Steroid-receptor fusion of the human immunodeficiency virus type 1 Rev transactivator: Mapping cryptic functions of the arginine-rich motif

Thomas J. Hope, Xiaojian Huang, David McDonald, Tristram G. Parslow*

*Corresponding author for this work

Research output: Contribution to journalArticlepeer-review

196 Scopus citations

Abstract

The human immunodeficiency virus type 1 (HIV-1) transactivator Rev is a nuclear protein that regulates expression of certain HIV-1 transcripts by binding to an RNA target element (the RRE) present in these transcripts. A short arginine-rich sequence in Rev contains the signals required to direct this protein into nuclei, where it associates preferentially with nucleoli. We created a steroid-inducible transactivator by fusing Rev with the steroid-binding domain of the glucocorticoid receptor (GR). This Rev/GR protein remains inactive in the cytoplasm when steroids are absent, but it enters the nucleus and initiates transactivation within minutes after exposure to dexamethasone. Although the GR moiety is sufficient to transport Rev/GR into nuclei, mutation of certain residues in the arginine-rich region blocks nucleolar localization and also inhibits transactivation. We find that other mutations in this region, however, can abolish the function of Rev/GR without affecting its localization; the latter phenotype may reflect a specific defect in binding of the RRE.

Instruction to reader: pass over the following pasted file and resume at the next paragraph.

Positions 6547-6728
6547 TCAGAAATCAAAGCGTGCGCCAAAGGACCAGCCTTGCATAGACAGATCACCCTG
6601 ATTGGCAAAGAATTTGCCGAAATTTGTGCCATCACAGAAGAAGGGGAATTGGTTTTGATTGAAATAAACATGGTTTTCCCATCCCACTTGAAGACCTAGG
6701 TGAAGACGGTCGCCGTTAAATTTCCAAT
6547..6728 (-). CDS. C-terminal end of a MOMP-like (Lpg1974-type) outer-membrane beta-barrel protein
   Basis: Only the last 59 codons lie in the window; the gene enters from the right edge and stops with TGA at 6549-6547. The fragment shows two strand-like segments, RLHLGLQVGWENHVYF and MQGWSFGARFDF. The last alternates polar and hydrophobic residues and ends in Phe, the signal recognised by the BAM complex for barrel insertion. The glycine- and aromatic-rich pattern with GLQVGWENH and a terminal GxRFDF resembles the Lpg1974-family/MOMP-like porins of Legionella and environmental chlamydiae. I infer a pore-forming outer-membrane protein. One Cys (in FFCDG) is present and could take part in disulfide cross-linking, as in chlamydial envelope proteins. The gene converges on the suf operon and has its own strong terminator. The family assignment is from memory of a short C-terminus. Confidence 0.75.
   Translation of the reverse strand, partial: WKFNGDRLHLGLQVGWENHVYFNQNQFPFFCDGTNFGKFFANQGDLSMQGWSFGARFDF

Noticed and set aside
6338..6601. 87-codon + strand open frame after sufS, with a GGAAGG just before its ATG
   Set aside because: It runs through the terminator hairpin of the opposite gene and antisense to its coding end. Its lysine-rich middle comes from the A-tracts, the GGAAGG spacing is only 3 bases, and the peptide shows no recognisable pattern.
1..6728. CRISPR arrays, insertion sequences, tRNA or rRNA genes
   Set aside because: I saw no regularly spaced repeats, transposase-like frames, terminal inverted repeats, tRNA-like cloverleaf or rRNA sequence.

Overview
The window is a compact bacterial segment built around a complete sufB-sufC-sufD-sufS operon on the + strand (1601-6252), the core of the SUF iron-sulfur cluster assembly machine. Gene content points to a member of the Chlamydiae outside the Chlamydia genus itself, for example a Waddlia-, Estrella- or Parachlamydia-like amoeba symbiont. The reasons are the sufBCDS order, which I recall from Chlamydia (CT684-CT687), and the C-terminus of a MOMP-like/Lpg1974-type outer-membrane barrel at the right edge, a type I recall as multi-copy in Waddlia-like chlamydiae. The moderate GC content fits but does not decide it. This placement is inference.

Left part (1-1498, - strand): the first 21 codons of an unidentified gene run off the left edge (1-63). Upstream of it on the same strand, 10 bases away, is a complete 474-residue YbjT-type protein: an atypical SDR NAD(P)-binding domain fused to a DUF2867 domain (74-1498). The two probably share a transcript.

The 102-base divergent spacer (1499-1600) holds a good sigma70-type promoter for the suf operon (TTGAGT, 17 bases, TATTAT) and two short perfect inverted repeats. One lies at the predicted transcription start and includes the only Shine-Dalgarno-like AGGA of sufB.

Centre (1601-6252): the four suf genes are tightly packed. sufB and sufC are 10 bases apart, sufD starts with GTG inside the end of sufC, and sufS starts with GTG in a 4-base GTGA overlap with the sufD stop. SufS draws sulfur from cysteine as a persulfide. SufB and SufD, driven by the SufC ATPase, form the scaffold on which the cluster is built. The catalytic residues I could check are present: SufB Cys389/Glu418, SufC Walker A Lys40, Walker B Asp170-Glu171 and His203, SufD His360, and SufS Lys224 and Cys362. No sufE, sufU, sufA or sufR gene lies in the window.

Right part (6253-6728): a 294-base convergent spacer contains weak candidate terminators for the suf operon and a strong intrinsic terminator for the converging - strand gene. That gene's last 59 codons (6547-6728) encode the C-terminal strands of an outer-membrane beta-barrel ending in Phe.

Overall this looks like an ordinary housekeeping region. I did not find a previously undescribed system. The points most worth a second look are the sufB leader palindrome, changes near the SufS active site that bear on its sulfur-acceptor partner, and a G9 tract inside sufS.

Original languageEnglish (US)
Pages (from-to)7787-7791
Number of pages5
JournalProceedings of the National Academy of Sciences of the United States of America
Volume87
Issue number19
DOIs
StatePublished - 1990

Keywords

  • Acquired immunodeficiency syndrome
  • Glucocorticoid receptor

ASJC Scopus subject areas

  • General

Fingerprint Dive into the research topics of 'Steroid-receptor fusion of the human immunodeficiency virus type 1 Rev transactivator: Mapping cryptic functions of the arginine-rich motif'. Together they form a unique fingerprint.

Cite this